'Do not let any unwholesome talk come out of your mouths, but only what is helpful for building others up according to their needs, that it may benefit those who listen'
This is a verse from Ephesians 4:29
I really like this verse and I think it says a lot about how we communicate. At the same time, I came across the phrase 'The Perfect Ratio' of praise to criticism. I had never heard of such a thing, so naturally I went home and looked up some more information.
What is this Ratio?
Good Question... 5 to 1 Ratio is a practise in which teachers increase the number of positive interactions with students as compared to negative interactions. Throughout the school day teachers and students share numerous interactions, such as discussing work or providing feedback. Research has supported the idea that there is a 'critical ratio' of positive to negative interactions between teachers and students to best support and sustain constructive student-teacher relationships. That ratio is to provide 5 postive interactions (e.g. freindly conservations, non-verbal acknowledgment, praise and so forth) to every 1 negative interactin for each student. It is not just about complimenting students, although this is a form of positive interaction, it is about forming postive relationships in general.
The 5 to 1 ratio is meant to improve students feelings of connectedness and positivity to the classroom experience. The negative comments are an integral part of the ratio. A little negative feedback can go a long way with our students. I love this post from 'Putting words in Your Mouth' on the importance of negative comments, it states- 'Shouldn't we be honest with our students? How will they know they are doing something incorrectly if we do not tell them? If they were already capable of self- montioring their speech, then they wouldn't be here. If we dont tell them what they are doing wrong, how will they know what to change?'
I think we all set out to work towards this perfect ratio, relying heavily on positive reinforcement and not enough negative, especially when we are new to the environment. This is because we are all aware of the number or studies that have been carried out with how positive reinforcements shapes behaviour, then off we go ready to speak encouraging words that uplift our students and change them into the perfect communicators we know they can be... but then come the screeching breaks of reality. We have all had students that either spit, hit, refuse to participate or just dont like us. And there we are we become tired and frustrated and the words positive reinforcement is a struggle to find.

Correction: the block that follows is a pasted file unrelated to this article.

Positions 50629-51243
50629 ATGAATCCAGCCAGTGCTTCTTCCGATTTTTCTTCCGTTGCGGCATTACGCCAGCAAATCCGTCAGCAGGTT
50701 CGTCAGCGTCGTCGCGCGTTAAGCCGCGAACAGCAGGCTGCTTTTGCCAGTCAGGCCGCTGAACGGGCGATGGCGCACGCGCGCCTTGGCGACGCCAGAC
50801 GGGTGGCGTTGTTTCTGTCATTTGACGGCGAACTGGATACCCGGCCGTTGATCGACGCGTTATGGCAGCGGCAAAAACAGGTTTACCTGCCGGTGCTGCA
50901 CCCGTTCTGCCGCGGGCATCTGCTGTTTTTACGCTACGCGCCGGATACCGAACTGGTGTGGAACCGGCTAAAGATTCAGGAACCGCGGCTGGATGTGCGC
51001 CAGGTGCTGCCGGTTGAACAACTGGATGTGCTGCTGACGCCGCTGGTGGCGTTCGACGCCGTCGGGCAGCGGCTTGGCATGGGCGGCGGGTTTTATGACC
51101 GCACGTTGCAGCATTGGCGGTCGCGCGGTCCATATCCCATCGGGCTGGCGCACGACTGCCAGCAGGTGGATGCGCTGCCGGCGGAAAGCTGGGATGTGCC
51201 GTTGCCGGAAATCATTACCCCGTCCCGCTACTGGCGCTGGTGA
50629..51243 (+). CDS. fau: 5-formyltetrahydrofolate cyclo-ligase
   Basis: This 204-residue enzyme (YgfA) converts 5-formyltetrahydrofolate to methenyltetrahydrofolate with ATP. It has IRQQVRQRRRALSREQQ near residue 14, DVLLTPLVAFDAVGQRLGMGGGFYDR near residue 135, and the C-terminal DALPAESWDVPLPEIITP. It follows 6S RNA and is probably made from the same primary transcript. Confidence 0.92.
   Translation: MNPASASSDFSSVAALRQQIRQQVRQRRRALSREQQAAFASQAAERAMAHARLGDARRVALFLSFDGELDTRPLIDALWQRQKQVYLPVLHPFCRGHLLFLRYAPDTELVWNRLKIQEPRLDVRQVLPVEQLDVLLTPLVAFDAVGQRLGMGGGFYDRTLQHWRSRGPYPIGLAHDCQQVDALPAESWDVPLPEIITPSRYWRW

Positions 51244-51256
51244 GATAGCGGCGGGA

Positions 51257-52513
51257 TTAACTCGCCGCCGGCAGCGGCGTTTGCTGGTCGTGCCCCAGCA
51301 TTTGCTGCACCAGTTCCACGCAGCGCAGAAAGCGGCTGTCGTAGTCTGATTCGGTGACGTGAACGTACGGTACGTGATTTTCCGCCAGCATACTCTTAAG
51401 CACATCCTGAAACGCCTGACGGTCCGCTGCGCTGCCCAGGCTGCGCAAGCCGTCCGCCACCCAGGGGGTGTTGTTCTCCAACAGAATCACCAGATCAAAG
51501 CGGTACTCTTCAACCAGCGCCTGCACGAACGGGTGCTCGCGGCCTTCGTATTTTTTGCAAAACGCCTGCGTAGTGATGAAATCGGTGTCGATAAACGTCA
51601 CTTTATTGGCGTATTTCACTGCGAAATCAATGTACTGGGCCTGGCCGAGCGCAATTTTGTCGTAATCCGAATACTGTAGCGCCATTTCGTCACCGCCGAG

In my sessions with my students I dont always utilize the 'perfect ratio'. As I read that verse at the beginning, a couple of students came into my mind. Every week I spend a good amount of time, like you all do on planning my sessions activites. I have purchased materials specifically with those students in mind and have spent countless hours cutting and laminationg in an attempt to engage them in a fun way. If I am honest its sessions I dont always look forward to- thinking back on their sessions, Im pretty sure (actually 100% sure) I dont give 5 positive comments to 1 negative comment in these sessions.
So, as much as I am writing this for you to see, I am also writing this to me. I have come up with a list of ideas to come as close as possible to that 'Perfect Ratio' in my sessions:
1) Always greet every student. A simple, cheerful 'Good morning' can go a long way. Chances are, if you are having difficulty with a student, so is his or her teacher. We need to be that breath of fresh air when they enter our room and give them a completly blank slate, with no mistakes on it yet.
2) Take notice of your students and comment on it. I find little girls especially light up when I tell them “I really like your dress. Is it new?” or “Did your mummy do your hair today? It’s so pretty.” With boys, I always try to make a point of noticing and commenting when they get a new haircut or perhaps new shoes. We want people to notice us and it is the same for our students.
3) Try to leave stress that happened at home, at home. I remember a teacher at school. At times, she would come into school ready to start the day with a smile and other times there was a definite dark cloud surrounding her and she would snap at the smallest things. As her students, we never knew which teacher we were going to get for the day and that lack of consistency bred fear of asking her questions or approaching her. Our students truly have no control over what happens before we come to school, so don’t take it out on them. As hard as it is somedays, try to come to school every morning with a fresh and positive attitude.
4) Make that negative feedback count. Our kids need to be shaped and guided by what they are doing correctly and incorrectly. We need to ensure our students heard our negative feedback “No that’s wasn’t correct” and also that they understand what we want them to change “Instead, try it this way.”
I hope this has been helpful, have you heard of the 'Pefect Ratio' before?
Have a great week praising those students!